Re: [SystemSafety] Wheel detachment from a moving car / problem was solved many years ago, not widely adopted

From: Stachour, Paul D BIS < >
Date: Tue, 26 May 2015 13:10:58 +0000


Responding to what David Crocker wrote (see below for his text):

My opinion is that this is another example of a problem that has been solved by a segment of the industry, not adopted by the industry, and later "unsolved" due to lack of adoption.

Back in the ~1950's, all the vehicles made by the Chrysler Corporation had different-direction threads/nuts for each side of the car. The lugnuts each had a "R" or and "L" marked on them to indicate which side of the vehicle they belonged on. The threads/directions were chosen so that as the car drove down the road, the "natural action" would be to tighten the lugnuts. In other words, the car vibration/movement could only tighten the lugnuts, never loosen them. Thus, all that one needed to do to be "safe" was to put on the lugnuts, and tighten them by-hand. In reality, one used a spinning spanner wrench to finish off the tightening (by-hand, there was no such thing then as an air-wrench) once the vehicle was on the ground. But if one did not tighten them (the lugnuts) then, there was not a safety hazard. My dad indicated that most auto-shops did not like this technique, because they had to keep two kinds of lugnuts on hand, and made sure to put the correct ones on each side of the car. [One could not put on the wrong lugnut, it would not turn on, so that {using the wrong one} was not an issue.] None of the other automobile manufacturers adopted the policy, so Chrysler (who was not the titan in the industry) was see as doing an "odd thing" that made more work to do. Eventually Chrysler gave in to "public opinion" and made the job "easier" (but also less safe), and used only one style of lugnuts for their vehicles also..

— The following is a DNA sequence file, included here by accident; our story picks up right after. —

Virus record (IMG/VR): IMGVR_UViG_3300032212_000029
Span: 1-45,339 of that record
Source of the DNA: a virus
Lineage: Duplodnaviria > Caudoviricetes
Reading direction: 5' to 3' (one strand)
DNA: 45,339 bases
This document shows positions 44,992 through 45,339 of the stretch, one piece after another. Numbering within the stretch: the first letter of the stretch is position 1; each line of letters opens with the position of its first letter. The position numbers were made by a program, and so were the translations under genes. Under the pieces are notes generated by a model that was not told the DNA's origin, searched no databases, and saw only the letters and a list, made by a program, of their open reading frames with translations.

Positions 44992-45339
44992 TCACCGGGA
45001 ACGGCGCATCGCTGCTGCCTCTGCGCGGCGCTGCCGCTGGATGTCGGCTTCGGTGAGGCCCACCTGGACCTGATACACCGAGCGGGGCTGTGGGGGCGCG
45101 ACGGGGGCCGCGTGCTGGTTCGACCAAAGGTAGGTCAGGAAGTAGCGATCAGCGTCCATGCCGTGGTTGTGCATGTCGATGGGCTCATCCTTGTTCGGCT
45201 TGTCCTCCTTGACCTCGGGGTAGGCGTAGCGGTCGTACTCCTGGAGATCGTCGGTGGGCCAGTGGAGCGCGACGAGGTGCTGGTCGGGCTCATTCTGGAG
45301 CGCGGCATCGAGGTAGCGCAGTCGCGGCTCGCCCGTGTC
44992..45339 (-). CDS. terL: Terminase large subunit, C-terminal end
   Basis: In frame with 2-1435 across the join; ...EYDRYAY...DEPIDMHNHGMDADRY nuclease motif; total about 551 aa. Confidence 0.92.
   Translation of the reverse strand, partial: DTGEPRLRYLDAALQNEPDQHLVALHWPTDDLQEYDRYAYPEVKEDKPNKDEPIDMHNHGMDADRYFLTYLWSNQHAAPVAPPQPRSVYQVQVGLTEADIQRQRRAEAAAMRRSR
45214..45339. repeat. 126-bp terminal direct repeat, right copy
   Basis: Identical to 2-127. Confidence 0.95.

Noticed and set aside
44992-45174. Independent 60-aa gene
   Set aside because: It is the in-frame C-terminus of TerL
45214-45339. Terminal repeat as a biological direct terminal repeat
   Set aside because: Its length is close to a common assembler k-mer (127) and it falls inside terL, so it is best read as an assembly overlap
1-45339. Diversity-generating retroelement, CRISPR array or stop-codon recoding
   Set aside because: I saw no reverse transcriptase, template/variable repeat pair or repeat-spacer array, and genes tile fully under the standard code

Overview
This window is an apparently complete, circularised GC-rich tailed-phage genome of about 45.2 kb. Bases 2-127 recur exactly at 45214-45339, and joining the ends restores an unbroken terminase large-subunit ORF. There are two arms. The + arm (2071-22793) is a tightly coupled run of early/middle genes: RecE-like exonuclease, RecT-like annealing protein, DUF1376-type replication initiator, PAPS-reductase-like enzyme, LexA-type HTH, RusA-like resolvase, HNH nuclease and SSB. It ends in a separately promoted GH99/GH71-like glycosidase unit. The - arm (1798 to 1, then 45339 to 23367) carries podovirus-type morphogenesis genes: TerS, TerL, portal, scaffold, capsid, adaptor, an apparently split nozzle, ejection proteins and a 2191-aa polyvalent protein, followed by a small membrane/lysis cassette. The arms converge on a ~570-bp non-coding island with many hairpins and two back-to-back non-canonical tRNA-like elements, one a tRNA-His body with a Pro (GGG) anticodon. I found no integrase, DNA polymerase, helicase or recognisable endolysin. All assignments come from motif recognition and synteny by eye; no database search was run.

I know this because as a teen-ager, I worked in my father's garage, and dismounted / fixed / remounted many a tire/wheel on many different makes of cars and trucks.

P.S. One could also start Chrysler-built automatic-transmission cars of that era by pushing them, because of how the transmissions were built. Another example of extra-function/extra-cost feature that was not accepted (and generally not know) that was abandoned.

Paul D. Stachour
Software Quality Assurance
Det-tronics|6901 West 110th Street, Bloomington, MN 55438 USA 952-941-5665, x8409
Paul.Stachour_at_xxxxxx
www.det-tronics.com  

Learning from accidents is de rigueur but learning through accidents is an unacceptable development method for critical systems. Les Chambers. We may throw the dice, but the Lord determines how they fall. Proverbs 16:33 NLT.

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She had driven 500 miles since having the tyre on that wheel replaced.

This got me thinking:

  1. How often do wheels detach from cars while travelling? Are there any figures recorded? Have any fatalities occurred as a result?
  2. Why is there no requirement on manufacturers and fitters to use locking wire, a cotter pin, or some other mechanism to ensure that the wheel nuts cannot come off? I notice that some HGVs do use locking wire on the wheel nuts.
--
David Crocker, Escher Technologies Ltd.
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Received on Tue May 26 2015 - 15:13:20 CEST

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